Safe Routes Scoop

Increasing Pedestrian Safety and Mobility in Suburban Areas

As anyone who has attempted to walk or bike in the suburbs can attest, suburban areas in the United States typically treat bicyclists and pedestrians like second class citizens. Many suburbs are oriented exclusively to automobile travel, rarely accommodating bicycle and pedestrian travel. Walking and bicycling through these communities, in fact, is often considered unsafe, inconvenient and not pleasurable.

 

To accommodate all transportation choices, our suburbs can be adapted for bicycle and pedestrian travel. The car does not always have to be king; improving pedestrian and bicycle access can reduce the need for driving.

 

What Can Be Done?
Creating a safe and effective pedestrian and bicycling network will require retrofitting the American suburb. A frequent issue that needs to be resolved is how to create safe and clearly marked street crossings. Some proven strategies include:

  • shortening street crossing distances
  • retrofitting existing crossings with pedestrian refuge islands and curb extensions, both of which encourage slower driving speeds and provide bicyclists and pedestrians with an advantage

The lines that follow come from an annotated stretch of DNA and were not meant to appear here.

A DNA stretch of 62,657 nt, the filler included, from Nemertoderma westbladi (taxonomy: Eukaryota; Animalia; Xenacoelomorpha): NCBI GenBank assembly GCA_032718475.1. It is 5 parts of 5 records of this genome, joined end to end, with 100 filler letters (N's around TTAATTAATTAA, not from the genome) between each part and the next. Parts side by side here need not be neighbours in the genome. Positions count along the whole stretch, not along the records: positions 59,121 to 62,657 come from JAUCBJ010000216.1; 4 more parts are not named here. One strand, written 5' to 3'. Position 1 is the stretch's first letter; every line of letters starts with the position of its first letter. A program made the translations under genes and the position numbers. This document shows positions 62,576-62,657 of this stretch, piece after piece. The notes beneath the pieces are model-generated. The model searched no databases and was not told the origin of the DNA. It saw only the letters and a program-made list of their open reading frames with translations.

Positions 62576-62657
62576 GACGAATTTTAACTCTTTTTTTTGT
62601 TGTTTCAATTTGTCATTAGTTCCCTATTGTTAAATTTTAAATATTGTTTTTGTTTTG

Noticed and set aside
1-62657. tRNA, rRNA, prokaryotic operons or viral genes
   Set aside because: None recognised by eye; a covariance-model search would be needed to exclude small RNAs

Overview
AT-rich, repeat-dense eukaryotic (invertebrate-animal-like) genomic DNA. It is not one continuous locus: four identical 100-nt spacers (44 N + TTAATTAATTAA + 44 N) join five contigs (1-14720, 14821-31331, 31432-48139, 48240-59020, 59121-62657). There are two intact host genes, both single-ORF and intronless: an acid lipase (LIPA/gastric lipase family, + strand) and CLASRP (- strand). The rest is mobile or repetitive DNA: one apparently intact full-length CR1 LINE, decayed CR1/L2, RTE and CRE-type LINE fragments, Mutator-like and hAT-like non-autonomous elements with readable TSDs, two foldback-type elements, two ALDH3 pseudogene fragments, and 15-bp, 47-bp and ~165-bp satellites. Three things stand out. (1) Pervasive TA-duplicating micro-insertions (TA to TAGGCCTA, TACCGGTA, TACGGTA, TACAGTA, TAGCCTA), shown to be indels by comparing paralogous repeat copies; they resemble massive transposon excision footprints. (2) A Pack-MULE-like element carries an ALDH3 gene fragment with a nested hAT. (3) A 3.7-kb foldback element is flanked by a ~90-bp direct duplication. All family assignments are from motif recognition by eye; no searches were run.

• utilizing devices such as clear signage, traffic signals and lighting to increase visibility of and awareness to pedestrians and bicyclists; also, removing sight obstructions
  • adjusting traffic signal timing–crossing times can be lengthened at locations that expect to draw significant pedestrian activity

 

The Sidewalk Issue
As the most obvious element of the pedestrian network, sidewalks usually receive the most attention when improving pedestrian accessibility in the suburbs. Many subdivisions developed during the past 50 years were built without sidewalks because of the emphasis on motor vehicle access. In other cases, sidewalks may have been placed only on one side of a street or in a non-continuous, disjointed manner.

 

Adding sidewalks after the fact, however, can be challenging. The needed right-of-way is often unavailable or difficult to develop.  Sometimes, residents view this undeveloped area as part of their front yards and can be resistant to the addition of sidewalks. Others are hesitant due to perceived liability issues. In some cases, it is thought that sidewalks might change their community’s “semi-rural” character.

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